November 1, 2021
Patient data – the unique role in cell and gene therapies (CGTs)
Patient data is mission-critical data — especially in cell and gene therapy.
In cell and gene therapy (CGT), the patient is the process is the product. Patient and/or donor data is an essential part of manufacturing and delivery, in unique and complex ways. It is also fundamental to patient safety and product and process knowledge, providing the opportunity to reduce risk and accelerate development.
This unique reliance on patient-related data sets the sector apart from traditional drug products and other biologics, creating a new supply chain paradigm, and heightening the importance of data for drug product production, the development process, and long-term follow up. This four-part blog series will explore how the CGT supply chain is different from that of traditional drug products, why patient data is critical, how patient data is used, and why integrated systems are key to the sector’s future success.
For traditional and non-CGT biologic drug products, the supply chain is not aware of the individual patient, or individual patient data, up through the end of production and even much later in the process. The production can happen independently of selling and distribution, and the final patients. Large batches of drug product are made from GMP suppliers and in GMP facilities, stored, then distributed in bulk with no particular patient in mind until the healthcare provider or pharmacy interacts.
The opposite is true with advanced therapies. The supply chain is patient and/or donor-centric every step of the way, often with a dose of drug product being manufactured for one single, specific patient from the patient or a single donor’s live cells.
Including the patient/donor in the process and the supply chain creates a more complex and interactive supply chain with more variables and risks (patient health issues, donor identification, cell collection challenges, logistics and manufacturing issues, non-GMP stakeholders). The process is also very time-sensitive due to the urgency to treat high-need patient populations and the constraints of working with live cells.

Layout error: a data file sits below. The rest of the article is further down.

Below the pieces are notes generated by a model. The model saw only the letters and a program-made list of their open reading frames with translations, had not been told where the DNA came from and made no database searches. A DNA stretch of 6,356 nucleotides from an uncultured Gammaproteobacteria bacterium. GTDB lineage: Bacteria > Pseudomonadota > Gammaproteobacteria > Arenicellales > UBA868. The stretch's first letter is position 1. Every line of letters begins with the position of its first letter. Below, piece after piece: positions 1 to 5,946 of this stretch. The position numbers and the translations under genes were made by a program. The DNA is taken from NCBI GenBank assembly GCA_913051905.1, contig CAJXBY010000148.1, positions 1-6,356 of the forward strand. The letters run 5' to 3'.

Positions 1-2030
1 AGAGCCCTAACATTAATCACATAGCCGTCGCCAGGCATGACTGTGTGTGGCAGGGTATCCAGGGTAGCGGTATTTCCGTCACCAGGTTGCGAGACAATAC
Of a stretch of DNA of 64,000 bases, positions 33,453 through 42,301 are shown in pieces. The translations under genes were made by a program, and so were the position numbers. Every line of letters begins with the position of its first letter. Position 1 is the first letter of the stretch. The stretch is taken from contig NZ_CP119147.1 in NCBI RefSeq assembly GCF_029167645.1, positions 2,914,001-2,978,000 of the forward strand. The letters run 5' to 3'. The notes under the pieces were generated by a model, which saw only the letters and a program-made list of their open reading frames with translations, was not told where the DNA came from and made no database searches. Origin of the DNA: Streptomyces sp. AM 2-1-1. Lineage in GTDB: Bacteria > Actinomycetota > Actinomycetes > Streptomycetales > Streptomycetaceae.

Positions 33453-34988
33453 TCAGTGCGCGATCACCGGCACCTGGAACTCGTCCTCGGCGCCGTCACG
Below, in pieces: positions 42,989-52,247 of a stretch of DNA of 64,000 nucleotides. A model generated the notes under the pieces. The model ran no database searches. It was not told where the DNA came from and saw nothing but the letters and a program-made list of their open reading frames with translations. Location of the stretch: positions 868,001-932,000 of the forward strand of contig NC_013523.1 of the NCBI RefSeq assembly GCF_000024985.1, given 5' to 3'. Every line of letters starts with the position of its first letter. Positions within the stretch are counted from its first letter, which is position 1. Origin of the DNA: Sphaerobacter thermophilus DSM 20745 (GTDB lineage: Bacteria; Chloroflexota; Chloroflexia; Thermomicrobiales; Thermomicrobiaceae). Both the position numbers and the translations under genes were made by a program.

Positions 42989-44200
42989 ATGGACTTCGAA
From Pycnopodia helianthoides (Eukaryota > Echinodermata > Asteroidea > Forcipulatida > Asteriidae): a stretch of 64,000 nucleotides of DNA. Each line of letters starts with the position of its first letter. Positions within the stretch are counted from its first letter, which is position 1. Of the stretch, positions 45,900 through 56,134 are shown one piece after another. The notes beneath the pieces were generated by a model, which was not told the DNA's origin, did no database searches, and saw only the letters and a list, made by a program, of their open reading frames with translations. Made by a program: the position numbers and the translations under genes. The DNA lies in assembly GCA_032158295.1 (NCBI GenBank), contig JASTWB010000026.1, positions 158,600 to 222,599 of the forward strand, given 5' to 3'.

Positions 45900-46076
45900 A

This paradigm shift in the supply chain changes not only the nature of the data, but how integral data — especially patient and donor data — is to every workflow. Data related to each donor/patient must be threaded through a wide network of internal and external stakeholders. Processes generate an extremely high volume of data, per patient and in aggregate, for a low number of patients. This data is variable in nature and is spread across multiple stakeholders and systems. Additionally, each participant in the value chain has touch points for individual patients and needs to collaborate with other stakeholders. Many stakeholders will benefit from a comprehensive individual patient view and an aggregate view by therapy or disease.
The new supply chain and data paradigm of CGTs fundamentally changes how the supply chain operates and the role of data within the supply chain, especially patient data.
Now that a high level overview of the unique role of patient data in the advanced therapies supply chain has been provided, the next blog post in this series will provide a deeper understanding of how patient data is used and why it is so critical.
Blog #2 – Patient data – why it is critical for cell and gene therapy stakeholders
Blog #3 – Patient data – unique challenges, critical uses in the cell therapy value chain
Blog #4 – Integrated patient data – the future of advanced therapies
U.S. Department of Health and Human Services, Food and Drug Administration, Center for Biologics Evaluation and Research. Chemistry, Manufacturing, and Control (CMC) Information for Human Gene Therapy Investigational New Drug Applications (INDs): Guidance for Industry. Silver Spring, MD. The FDA. January 2020.: https://www.fda.gov/media/113760/download
US Department of Health and Human Services, Food and Drug Administration, Center for Drug Evaluation and Research (CDER) and Center for Biologics Evaluation and Research (CBER) and Oncology Center of Excellence (OCE). Expansion Cohorts: Use in First-in-Human Clinical Trials to Expedite Development of Oncology Drugs and Biologics: Draft Guidance for Industry. Silver Spring, MD. The FDA. August 2018.: https://www.fda.gov/media/115172/download
European Commission, EudraLex. The Rules Governing Medicinal Products in the European Union, Volume 4, Good Manufacturing Practice: Guidelines on Good Manufacturing Practice Specific to Advanced Therapy Medicinal Products. London, UK. The European Commission. November 2017: https://ec.europa.eu/health/sites/default/files/files/eudralex/vol-4/2017_11_22_guidelines_gmp_for_atmps.pdf